“I’m always amazed at what I see people wearing to meetings.”
Hawaii Fashion Incubator
Distractions are best avoided in a professional setting. Dangling earrings, clanking bangles, too much cleavage or thigh, or visible underwear can all distract from the
business at hand.
However, Godfrey says, “I see women who expose more cleavage and it’s become more acceptable. That’s the way it is today, and no one says anything about it – the employers or the employees.”
At Bank of Hawaii, it’s all about the customer, Nakamatsu says. “We want to ensure that our employees don’t present anything that’s offensive to our customers.”
In a creative environment such as an advertising agency, establishing an environment that encourages creative thinking is paramount. Doug Harris, founder and CEO of The Harris Agency, says he strives to make his employees confident, relaxed and happy to be at work. “It’s not like you’re putting them in a cubicle,” he says, or making them wear a uniform. Unless they are meeting with a client, “You can wear whatever you want and express yourself. When dealing with creative personalities, they tend to be sensitive and their best work will come out of them when they can be relaxed and where creativity can be valued. People have a different comfort level about how expressive or casual they want to be.”
For a client meeting, the Harris employees “Want to make sure we project professionalism and respect, but we dress for the client,” Harris says. They choose what to wear to these meetings according to what the clients wears in their offices. Sometimes they dress up and sometimes they dress down. For example, at Jamba Juice, where shorts and slippers are the rule, Harris Agency folks dress more casually for the client.
THE RIGHT SIZE
Wardrobe stylist Therese Wahl, who lives on Oahu’s North Shore, has lived and worked in New York, Los Angeles and Minnesota. Not surprisingly, she finds Hawaii far more casual than those cities. But the biggest mistake she sees here is that Island men and women wear the wrong size and style of clothing.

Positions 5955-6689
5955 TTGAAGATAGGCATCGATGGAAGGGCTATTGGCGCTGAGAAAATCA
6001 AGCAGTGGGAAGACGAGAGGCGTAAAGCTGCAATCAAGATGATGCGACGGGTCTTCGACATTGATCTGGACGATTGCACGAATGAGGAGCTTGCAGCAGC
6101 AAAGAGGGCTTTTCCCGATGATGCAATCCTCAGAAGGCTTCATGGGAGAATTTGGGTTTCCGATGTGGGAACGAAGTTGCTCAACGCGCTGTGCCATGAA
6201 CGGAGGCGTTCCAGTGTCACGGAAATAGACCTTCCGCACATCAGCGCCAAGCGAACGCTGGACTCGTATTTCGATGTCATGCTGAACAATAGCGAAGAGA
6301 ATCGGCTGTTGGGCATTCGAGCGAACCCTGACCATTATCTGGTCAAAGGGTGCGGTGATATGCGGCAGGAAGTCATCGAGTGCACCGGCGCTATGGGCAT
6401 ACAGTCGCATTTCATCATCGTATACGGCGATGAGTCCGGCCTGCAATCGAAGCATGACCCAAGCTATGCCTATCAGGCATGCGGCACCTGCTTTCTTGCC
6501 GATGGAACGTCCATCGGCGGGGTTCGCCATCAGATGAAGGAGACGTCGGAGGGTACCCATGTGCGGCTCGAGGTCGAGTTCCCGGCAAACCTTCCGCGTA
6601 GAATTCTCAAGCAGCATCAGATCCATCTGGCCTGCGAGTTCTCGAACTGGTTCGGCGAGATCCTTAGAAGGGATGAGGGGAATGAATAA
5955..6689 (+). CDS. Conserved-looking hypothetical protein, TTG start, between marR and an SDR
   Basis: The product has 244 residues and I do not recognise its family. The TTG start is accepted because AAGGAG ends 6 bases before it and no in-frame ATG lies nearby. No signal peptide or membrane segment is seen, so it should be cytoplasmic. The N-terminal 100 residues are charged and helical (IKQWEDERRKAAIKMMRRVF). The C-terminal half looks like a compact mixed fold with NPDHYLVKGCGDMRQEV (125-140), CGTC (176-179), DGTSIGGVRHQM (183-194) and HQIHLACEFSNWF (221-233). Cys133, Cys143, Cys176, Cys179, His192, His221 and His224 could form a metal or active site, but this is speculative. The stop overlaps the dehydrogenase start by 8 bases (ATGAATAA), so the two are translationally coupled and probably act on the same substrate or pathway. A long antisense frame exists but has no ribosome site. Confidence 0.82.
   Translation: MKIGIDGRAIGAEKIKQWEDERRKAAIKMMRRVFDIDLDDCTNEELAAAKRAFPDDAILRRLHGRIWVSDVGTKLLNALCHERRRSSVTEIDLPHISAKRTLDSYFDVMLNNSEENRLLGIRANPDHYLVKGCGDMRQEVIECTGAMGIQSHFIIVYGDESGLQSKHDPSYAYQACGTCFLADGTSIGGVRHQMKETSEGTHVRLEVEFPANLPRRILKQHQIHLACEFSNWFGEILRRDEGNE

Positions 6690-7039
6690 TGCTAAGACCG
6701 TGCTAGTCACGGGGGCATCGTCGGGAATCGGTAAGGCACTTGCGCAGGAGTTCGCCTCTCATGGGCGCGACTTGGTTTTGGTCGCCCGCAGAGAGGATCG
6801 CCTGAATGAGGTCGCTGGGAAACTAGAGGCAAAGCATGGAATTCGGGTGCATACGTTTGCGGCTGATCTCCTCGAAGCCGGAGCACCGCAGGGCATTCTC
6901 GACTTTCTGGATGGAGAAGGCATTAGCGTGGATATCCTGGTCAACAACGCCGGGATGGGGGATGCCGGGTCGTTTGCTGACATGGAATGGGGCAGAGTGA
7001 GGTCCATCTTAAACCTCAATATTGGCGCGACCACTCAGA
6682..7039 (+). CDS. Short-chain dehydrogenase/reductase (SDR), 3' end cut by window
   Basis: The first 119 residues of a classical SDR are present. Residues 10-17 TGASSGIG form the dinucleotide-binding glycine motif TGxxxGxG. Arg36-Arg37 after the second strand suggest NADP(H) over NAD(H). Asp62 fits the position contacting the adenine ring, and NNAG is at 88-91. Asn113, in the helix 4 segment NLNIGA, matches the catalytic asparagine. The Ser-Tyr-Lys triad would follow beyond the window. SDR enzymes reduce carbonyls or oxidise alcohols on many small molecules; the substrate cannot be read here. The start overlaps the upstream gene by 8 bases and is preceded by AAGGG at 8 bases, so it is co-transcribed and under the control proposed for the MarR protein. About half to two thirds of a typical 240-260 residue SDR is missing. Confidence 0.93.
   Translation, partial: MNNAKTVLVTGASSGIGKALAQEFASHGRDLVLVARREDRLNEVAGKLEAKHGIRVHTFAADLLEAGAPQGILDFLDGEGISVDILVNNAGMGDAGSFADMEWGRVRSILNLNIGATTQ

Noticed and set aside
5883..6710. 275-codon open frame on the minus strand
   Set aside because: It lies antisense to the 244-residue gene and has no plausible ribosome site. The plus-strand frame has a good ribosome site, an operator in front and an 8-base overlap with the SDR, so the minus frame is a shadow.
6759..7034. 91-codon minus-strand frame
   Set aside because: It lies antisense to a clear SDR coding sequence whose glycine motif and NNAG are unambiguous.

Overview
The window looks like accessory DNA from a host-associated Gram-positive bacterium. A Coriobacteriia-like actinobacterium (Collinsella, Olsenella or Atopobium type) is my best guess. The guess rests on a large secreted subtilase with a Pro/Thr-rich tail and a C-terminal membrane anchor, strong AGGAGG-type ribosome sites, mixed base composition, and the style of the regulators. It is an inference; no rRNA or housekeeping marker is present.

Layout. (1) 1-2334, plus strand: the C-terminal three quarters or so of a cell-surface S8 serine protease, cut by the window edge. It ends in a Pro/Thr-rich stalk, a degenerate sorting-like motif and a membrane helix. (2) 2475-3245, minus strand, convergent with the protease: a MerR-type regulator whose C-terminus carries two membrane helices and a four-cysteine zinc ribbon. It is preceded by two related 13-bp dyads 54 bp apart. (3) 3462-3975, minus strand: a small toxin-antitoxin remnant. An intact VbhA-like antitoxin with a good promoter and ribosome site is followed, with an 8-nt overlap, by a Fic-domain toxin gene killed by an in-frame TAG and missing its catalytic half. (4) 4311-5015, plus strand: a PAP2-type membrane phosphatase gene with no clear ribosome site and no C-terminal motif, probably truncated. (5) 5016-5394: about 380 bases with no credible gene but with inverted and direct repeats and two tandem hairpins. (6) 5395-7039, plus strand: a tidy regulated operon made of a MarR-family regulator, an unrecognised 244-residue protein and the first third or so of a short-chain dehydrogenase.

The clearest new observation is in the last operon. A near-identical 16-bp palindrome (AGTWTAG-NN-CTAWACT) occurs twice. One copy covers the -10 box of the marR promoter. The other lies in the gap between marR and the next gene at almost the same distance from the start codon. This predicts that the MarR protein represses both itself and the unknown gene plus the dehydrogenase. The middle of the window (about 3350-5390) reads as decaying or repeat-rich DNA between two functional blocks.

“It’s more about wearing the right style and size for your body,” she says. “A lot of people try to wear clothing that’s the newest trend but not what fits on their body.” It will never look quite right on them.
Men often wear aloha shirts that are a size too large and pants that are a size too small or too short or too long. Women choose styles that are too tight and skimpy or too loose and boxy, either revealing lumps and bumps or making the body look larger with volumes of fabric surrounding it. Alterations are not expensive and nearly everybody can benefit from having clothes tailored to fit.
Wahl sees a sort of “uniform” that has evolved for Island men in the business work place: “The aloha shirt, with more of a muted, softer color, as opposed to the bold and bright-printed ones that are more for going out. Khaki casual pants, maybe with a flat front or cuff on the hem to add some style. Shirts tucked in but appropriate for in or out. And covered shoes.” Pleated pants, she warned, “May be comfortable but they’ll put weight on you. To look slimmer, wear flat-front pants.”
Wearing a monochromatic outfit from head to toe can elongate the look of the body and make you appear taller and slimmer. Wahl recommends wearing a simple, classic monochromatic outfit and jazzing it up with an element of surprise such as a blouse in a bright, bold color, a statement necklace or beautiful scarf to highlight your personality.
Once women began to shun pantyhose and pumps back in the 1980s, shoe choices took a decidedly casual turn. Now it’s not unusual to see slippers in Bishop Street high-rises.
While a boring pump is no longer required, the general consensus is that a shoe worn to work should have a strap at the back. If the shoe makes a flip-flop sound, it’s an office no-no.
Slippers can be as distracting as too much cleavage, but sky-high stilettos can also distract, especially when women wobble in them. The whole teetering thing can put people on edge, poised to break the seemingly inevitable fall.
Portner says no to stilettos in the office: “I’m amazed at how people wear really high, high heels at work. Those hooker shoes do not belong in a meeting. I think sometimes people think expensive designer things are appropriate because they’re expensive, but that’s not appropriate for the office.”
A 2012 Harris poll found that 26 percent of adults in the western United States have a tattoo. In Hawaii, with its tradition of Polynesian tattoos, the percentage is probably higher. That’s a lot of visible – and permanent – ink. How do employers feel about revealing tattoos?
“While it’s prevalent, I think tattoos are still not totally acceptable,” says Inkinen. “The middle road is people have tattoos, but they’re hidden in business attire where you can’t see them, on parts of the body that are not exposed. But now I see more and more of it.” She thinks many employers are unsure what do to about visible tattoos: Whether to insist that employees cover them up or just let them be.
At Bank of Hawaii, Nakamatsu says, “We usually do not have our employees have exposed tattoos, but it’s up to the unit. Some areas are more relaxed than others.”